Canon’s EOS D60 is the first of a crop of three ‘affordable’ six-megapixel digital SLR cameras priced around £2,000 to arrive this summer. The others are the Nikon F100 and the FujiFilm S2 Pro, which aren’t yet available. Canon’s D60 is the priciest at around £1,875, but it’s already being advertised for £1,700. These models aren’t aimed at professional photographers as they don’t have the super-tough metal bodies of high-end SLRs – but many pros will no doubt happily pay two grand instead of four to six.
Digital SLR (single lens reflex) cameras can accept the huge range of lenses already available for film SLRs. And the optical viewfinders let users see exactly what the lens sees. However, there’s no live preview on the LCD screen – it can only play back after the shot has been taken.
The 6mp resolution of these new cameras is significant because it’s close to the mathematically ideal figure for printing at A4 size in a magazine or on a photo-quality inkjet.
Canon’s D60 has been developed out of the 3.3mp D30 shipped at the end of 2000 (see d 42, page 104). The D30 is still available for around £1,350. Both use optical and electronic components from the Canon EOS 30 film camera. This means that the D60 has a decent range of exposure options (shutter- and aperture-priority, auto, and several program modes), and three metering patterns (pattern, centre-weighted, and spot).
The autofocus has three selectable/auto target points that flash in the viewfinder when focus is achieved, and the shutter-speed range runs from 1/4,000th to 30 seconds. Any Canon EF or compatible autofocus lens can be used, there’s a pop-up flash, and a hotshoe for external flashguns – and Canon’s EX series Speedlites can interface with the exposure system.
CMOS vs CCD
The main change is, of course, the new 6mp sensor, which outputs 2,048-x-3,072 pixels to give an 18MB file before compression. Other size-options are 2,048-x-1,360 and 1,536-x-1024 pixels. Users get a choice of Raw data, or two levels of JPEG compression. The Raw image can be opened by Canon’s supplied software, where users can apply multiple corrections – such as white balance – after shooting, then save the images as TIFFs or compressed JPEGs. You’ll need a lot of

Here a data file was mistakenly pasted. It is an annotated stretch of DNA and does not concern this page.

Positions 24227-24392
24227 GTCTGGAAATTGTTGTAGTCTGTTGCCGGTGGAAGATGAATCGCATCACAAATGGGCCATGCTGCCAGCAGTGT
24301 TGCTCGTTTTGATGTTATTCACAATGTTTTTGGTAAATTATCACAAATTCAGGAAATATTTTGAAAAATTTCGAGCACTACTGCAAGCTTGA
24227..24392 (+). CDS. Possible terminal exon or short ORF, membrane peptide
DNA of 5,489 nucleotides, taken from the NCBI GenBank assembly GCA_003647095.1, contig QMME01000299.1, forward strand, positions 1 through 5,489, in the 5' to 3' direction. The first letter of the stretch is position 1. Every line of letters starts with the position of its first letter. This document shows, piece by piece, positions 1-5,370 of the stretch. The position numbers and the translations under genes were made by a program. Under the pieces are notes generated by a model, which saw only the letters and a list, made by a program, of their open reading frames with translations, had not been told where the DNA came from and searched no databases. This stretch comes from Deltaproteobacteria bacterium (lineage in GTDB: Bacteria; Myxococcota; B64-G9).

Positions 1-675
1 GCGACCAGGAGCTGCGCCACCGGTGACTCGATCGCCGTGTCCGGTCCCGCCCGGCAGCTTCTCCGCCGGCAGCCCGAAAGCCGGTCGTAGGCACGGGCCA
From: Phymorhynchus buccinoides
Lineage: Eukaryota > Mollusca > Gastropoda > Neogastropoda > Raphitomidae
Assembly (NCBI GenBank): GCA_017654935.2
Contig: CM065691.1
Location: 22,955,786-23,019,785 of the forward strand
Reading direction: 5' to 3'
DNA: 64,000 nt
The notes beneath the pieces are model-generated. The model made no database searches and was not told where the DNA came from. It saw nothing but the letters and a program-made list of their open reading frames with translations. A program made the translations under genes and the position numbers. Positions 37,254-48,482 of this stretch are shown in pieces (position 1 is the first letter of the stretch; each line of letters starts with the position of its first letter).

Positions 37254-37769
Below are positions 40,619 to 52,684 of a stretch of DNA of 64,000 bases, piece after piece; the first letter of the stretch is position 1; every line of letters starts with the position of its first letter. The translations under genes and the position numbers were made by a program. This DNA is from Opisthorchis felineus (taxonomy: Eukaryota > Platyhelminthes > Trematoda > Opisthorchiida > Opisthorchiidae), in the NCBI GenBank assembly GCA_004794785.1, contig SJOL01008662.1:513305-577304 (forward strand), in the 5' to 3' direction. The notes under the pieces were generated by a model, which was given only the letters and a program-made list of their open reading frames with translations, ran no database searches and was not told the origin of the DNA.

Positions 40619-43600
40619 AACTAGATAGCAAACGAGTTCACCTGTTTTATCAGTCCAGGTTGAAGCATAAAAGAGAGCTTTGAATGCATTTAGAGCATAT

in-camera storage for the 7.7MB Raw images – fortunately, the compact Flash II card slot will
accept an IBM Microdrive for storage up to 1GB.
Canon has done a lot of work on its CMOS chip
so that visible noise is no worse than that from a CCD – though image quality is very slightly less sharp than you’d expect from a CCD when you enlarge to 200 per cent on-screen. This doesn’t affect print or normal viewing quality.
The D30 has an effective noise-reduction mode for exposures of a second or more; this has been dropped on the D60, as its standard noise reduction is deemed good enough. The sensitivity range can be set for 100, 200, 400, 800 and 1,000 ISO, although 800 and 1,000 are relatively noisy.
Colours are calling
We found the control buttons, selector wheel, and user-interface to be easier to use than those used by Nikon and Kodak on their digital SLRs. The 1.8-inch monitor is clear, but there’s only one zoom level – not enough to check sharpness on high-resolution files. A histogram option helps users check exposure levels. The D60 has improved shutter-button response, and there’s an eight-shot, three-per-second burst mode.
The D60 has one colour mode, though users can adjust overall balance – Nikon’s F100 has three modes. The white-balance controls give a choice of auto, plus five presets, and an override.
All digital SLRs tend to have good battery life, as there’s no preview monitor. In our tests, the D60’s Li-ion battery lasted for more than a day’s work between recharging. For heavy use, a twin-battery screw-on base/grip is available.
There are two groups of I/I ports. The main download port is USB 1.1, and there’s a video-out port (PAL or NTSC). A proprietary remote control port plus a flashgun cable PC socket completes the set.
Canon always bundles decent software with its cameras. There’s the ImageBrowser downloader/
viewer; the PhotoStitch panorama stitcher; an Adobe Photoshop plug-in; RemoteCapture for controlling
the camera from the computer; and the RAW
This camera gives great quality at a great price. And if you use Canon lenses, this is a no-brainer.